Academic journal article Asian Social Science

Demographic and Family Related Barriers on Women Managers' Career Development

Academic journal article Asian Social Science

Demographic and Family Related Barriers on Women Managers' Career Development

Article excerpt

Abstract

The purpose of this study was to examine the influence of demographic variables and family related barriers on women managers' career development in government-linked companies in Malaysia. A theoretical framework was developed based on review of literature and two main hypotheses and five sub-hypotheses were proposed to be tested. A correlation study was used in this study based on quantitative research approach. A structured questionnaire was used to collect data. A sample of 466 of women managers collected from Malaysian government-linked companies. The results showed that job level, age, marital status, highest education qualification and family related barriers have significant relationship with women managers' career development.

Keywords: women managers' career development, demographic variables, family related barriers, Malaysian GLCs

1. Introduction

The total number of women in administrative and managerial positions has increased over the years; however the proportion of women moving to top leadership positions still remains low. Research from Grant Thornton International Business Report (2012) revealed that only 21% of senior management roles are globally held by women which cover both listed and privately held business. Therefore, it is important to understand why women are underrepresented in top leadership positions in their companies. It is noted that the highest obstacles women in leadership positions face is gender stereotyping where the policy 'manager equals male' exists (Hoobler, Wayne & Lemmon, 2009). According to Lyness and Heilman, the contrast between both genders are extremely large where women are referred as generous and caring while men are believed to be strong in dealing with situations and capable in achieving their goals (Lyness & Heilman, 2009). Two potential barriers identified for women's lack of career development and academic achievements are family obligations and reproductive roles (Wolfinger, Mason & Goulden, 2008). According to Harvey (2007), the stimulation of women leadership roles and aspirations will be critical in their career development. In some research, women agree that taking time offto have children and child bearing responsibilities inhibit their career development (Shanon, 2007). Empirical research found that there is negative relationship between work-family conflict and career leadership development (Javeri & Dariapour, 2008). In other evidence, family support has direct relationship between both family-work and work-family enrichment (Baral & Bhargava, 2011), job satisfaction and organizational commitment (Marcinkus et al., 2007). A research study by Cross (2010) found that childbearing year is a significant barrier to the majority of women managers. In Ireland, women can have 42 weeks of maternity leave and however those who take up this benefit are less likely to be promoted. Therefore, the dilemma for most women in leadership position is whether to have children or they have to choose between career and family.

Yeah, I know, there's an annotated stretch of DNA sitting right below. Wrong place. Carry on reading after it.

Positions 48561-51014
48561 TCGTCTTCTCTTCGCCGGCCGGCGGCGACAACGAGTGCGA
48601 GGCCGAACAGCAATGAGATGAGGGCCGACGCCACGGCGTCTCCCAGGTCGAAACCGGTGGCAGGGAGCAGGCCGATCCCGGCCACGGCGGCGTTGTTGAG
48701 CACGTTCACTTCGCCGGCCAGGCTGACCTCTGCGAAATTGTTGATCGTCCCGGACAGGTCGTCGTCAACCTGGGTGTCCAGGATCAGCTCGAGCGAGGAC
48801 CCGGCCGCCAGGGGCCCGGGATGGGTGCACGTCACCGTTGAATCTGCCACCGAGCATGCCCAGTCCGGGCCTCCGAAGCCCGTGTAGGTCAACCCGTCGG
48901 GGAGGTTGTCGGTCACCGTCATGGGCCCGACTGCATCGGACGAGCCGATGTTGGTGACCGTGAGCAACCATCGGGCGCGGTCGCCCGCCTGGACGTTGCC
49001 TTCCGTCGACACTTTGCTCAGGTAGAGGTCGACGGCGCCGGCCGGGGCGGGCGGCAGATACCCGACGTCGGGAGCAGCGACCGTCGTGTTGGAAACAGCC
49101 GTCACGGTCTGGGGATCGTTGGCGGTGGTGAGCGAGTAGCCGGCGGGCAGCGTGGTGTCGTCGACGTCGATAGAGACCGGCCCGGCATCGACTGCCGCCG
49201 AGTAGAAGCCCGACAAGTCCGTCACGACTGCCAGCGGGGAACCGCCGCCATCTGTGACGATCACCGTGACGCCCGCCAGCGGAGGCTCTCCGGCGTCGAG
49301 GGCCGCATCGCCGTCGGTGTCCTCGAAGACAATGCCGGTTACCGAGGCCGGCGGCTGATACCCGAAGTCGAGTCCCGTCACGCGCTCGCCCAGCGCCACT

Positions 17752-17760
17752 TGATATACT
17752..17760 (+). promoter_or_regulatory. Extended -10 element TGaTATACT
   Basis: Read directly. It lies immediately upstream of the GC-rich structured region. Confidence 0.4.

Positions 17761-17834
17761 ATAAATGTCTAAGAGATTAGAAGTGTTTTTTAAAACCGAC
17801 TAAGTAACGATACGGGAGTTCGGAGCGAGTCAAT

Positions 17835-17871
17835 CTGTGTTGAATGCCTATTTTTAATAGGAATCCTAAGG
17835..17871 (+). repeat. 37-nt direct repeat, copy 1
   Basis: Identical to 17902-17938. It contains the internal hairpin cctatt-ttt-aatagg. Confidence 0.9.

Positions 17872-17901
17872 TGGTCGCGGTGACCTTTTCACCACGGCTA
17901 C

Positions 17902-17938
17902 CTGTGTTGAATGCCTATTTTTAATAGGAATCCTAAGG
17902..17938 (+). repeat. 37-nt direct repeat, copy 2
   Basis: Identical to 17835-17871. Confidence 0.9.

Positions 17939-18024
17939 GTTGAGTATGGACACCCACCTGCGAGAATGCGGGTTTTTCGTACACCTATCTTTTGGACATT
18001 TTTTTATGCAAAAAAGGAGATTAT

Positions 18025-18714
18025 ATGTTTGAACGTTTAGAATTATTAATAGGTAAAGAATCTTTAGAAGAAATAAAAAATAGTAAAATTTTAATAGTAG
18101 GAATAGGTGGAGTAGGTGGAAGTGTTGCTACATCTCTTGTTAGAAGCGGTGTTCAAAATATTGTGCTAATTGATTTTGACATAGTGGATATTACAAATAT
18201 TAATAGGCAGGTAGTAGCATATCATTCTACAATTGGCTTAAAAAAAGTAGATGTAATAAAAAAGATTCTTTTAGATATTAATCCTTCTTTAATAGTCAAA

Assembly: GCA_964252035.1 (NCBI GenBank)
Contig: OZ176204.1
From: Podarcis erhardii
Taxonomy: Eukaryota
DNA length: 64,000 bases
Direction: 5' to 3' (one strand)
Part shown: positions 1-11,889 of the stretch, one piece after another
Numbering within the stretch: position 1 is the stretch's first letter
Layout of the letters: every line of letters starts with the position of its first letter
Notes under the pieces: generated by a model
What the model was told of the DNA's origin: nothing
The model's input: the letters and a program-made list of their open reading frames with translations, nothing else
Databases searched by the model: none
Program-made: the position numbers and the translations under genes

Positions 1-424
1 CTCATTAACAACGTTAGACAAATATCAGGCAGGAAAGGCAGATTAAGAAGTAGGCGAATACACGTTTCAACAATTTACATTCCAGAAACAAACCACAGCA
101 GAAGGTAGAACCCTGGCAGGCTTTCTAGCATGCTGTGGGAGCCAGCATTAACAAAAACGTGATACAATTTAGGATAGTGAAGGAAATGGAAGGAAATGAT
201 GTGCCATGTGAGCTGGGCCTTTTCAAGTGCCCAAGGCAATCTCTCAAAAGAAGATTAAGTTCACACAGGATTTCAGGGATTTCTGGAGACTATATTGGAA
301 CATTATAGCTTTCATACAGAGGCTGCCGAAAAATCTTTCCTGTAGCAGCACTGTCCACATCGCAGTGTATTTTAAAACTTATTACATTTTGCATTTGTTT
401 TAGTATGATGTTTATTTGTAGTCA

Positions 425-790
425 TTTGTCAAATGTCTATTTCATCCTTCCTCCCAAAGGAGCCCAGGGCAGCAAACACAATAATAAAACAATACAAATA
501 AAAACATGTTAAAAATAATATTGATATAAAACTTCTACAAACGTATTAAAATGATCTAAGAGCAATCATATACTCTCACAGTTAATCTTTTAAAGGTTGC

2. Review of Literature

2.1 Demographic Variables and Women Managers' Career Development

Wentling (2003) showed that development of women to top managerial positions depends on their education and the development opportunities. A study conducted by Metz (2005), it is found that when women increases their education, it might help them to breakdown the glass ceiling in the organization. Broadbridge (2007) studied about the contributors and obstacles toward executive career for both male and women employees. In this study women cited demographic characteristics as definite obstacles towards career development. In addition, they reported that family responsibilities in the form responsibility for their household and child care as further barriers towards their career progression. This occurred in spite of there not being important differences in men and women's educational achievements. Other reason cited by the women was that there was lack of facilities to help them to combine their home and work responsibilities. …

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